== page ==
This post is a part of my “Board Book Beauty – Savoring the small as I read to my toddler” series. To see all of the posts in the series, go here.
Katie’s stuffed animal friends of choice rotate on a regular basis – one month, the bunny will be her companion, the next, it’s the hippo. In the first few weeks of Abby’s life, her favorites include a duck (given to Abby but appropriated by Katie) and a moose, so when Jonathan spots Duck, Duck, Moose!
She adores the book. The text is simple enough: nothing more than the words in the title, repeated over and over again. It’s the illustrations that tell the story, and it’s the illustrations that delight her. They depict two fastidious ducks, cleaning and baking and decorating, and a clumsy moose who is constantly stumbling into their work, wreaking havoc wherever he goes.
After an hour of Duck, Duck, Moose! being in our home, we’ve read it enough times that she shrieks “Moose!” with me at the appropriate times. Her laughter enables me to keep turning the pages, to keep reading these same two words again and again and again, long past the time when I normally would have insisted we move on to something else.
That evening, I sit in the rocker in the nursery, holding Katie close. We’re nearing the end of our bedtime routine. I ask Katie who she’d like to pray for. She doesn’t hesitate.
“Moose?” I ask. “Why do you want to pray for Moose?”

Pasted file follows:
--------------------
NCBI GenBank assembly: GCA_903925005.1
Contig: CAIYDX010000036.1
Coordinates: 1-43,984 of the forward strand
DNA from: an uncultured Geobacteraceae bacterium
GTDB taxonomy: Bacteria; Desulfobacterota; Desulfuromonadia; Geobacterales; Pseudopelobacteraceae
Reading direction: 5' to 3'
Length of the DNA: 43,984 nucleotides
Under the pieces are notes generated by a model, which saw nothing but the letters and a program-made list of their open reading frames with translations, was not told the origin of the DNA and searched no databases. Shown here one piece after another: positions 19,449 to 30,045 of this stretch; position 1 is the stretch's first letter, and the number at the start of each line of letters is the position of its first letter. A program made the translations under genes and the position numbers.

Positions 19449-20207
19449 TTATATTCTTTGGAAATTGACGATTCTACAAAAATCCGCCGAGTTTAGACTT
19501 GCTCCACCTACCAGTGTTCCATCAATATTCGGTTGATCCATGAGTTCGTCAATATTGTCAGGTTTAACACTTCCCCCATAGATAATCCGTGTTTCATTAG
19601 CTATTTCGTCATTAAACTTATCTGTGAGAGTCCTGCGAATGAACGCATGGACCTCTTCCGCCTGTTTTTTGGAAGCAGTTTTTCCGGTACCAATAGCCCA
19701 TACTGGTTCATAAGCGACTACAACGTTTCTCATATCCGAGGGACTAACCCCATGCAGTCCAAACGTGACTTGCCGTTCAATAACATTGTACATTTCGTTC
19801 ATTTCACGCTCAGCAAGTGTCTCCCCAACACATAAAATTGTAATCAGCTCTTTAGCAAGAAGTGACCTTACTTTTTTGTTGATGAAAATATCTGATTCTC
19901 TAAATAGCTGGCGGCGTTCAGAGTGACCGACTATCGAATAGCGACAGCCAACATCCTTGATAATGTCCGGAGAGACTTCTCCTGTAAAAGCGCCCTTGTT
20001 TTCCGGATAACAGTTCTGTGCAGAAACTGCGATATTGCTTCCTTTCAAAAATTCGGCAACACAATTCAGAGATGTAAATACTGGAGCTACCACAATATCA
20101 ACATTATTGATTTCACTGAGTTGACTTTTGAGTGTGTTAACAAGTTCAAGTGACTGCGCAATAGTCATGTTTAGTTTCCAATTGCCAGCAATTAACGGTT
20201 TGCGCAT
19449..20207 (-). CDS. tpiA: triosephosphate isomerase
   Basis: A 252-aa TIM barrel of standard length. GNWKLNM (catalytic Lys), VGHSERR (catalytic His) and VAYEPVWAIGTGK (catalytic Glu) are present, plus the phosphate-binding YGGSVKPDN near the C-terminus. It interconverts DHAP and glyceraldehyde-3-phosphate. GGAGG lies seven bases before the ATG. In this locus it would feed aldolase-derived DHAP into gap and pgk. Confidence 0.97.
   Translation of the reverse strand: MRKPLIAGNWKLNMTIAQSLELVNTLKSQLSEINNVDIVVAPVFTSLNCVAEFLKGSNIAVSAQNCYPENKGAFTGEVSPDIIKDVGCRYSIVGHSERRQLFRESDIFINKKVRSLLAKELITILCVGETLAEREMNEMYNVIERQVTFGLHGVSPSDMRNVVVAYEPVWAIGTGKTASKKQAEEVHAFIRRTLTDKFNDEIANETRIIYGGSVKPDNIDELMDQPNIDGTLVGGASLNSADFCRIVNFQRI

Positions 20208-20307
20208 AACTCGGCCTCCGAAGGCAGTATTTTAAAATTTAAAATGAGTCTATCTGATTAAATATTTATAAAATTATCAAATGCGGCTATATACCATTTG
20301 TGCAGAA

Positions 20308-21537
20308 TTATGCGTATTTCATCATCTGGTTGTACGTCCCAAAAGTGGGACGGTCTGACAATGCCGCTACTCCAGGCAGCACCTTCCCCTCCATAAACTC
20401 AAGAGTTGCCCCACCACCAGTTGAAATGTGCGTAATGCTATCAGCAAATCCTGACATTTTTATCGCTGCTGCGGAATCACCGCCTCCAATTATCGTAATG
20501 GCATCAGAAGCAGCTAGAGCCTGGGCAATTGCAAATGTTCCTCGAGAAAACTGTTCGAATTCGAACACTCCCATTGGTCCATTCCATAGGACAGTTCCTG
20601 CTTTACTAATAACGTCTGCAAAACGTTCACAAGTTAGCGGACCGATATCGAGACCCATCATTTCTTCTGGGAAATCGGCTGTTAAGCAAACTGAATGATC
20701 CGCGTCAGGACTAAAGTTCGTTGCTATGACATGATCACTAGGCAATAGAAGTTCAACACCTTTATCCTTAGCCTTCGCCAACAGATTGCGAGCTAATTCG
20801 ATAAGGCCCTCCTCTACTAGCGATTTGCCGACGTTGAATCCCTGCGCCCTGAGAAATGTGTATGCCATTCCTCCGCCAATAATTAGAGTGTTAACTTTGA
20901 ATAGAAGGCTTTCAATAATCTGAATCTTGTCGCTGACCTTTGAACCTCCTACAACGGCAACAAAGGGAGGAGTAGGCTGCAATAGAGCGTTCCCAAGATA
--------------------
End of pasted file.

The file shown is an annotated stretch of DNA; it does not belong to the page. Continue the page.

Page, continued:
“Make mess,” she says.
I should have seen this one coming; messes of a certain kind disturb Katie to no end. She’s been known to cry real tears over spilled glasses of water, to break down into hysterics when an open box of pasta drops and the noodles skitter across the floor, and so she must feel a great affinity for the hapless moose and his plight. For a moment, I’m humbled by my little girl’s heart, by the fact that she sees no issue with praying about the things that weigh on her mind, whatever they might be. I would do well to learn from her example.
Still, I hesitate, uncertain of how to talk to the creator of the universe about a character from a children’s book. I improvise.
“God, please help Moose and everyone who makes messes. Help them to know messes happen to everyone sometimes. Help their friends to love them well and to help them clean up. And help them to make fewer messes in the future. Amen.”
This prayer seems to satisfy her. I settle her into her crib, and, after the requisite kisses and sips of water and last goodnights, I leave her room and she drifts off to sleep.
It isn’t until much later that I realize my prayer encompasses much of the living-out aspect of this Christian faith, much of what I hope Katie learns as she grows: we all make a mess of things sometimes. Friends love each other through it all. We should help those around us fix the ugly places, whether made by themselves or by others, and we should strive to avoid bringing more turmoil into the world. And we can do it all only by the grace of God.
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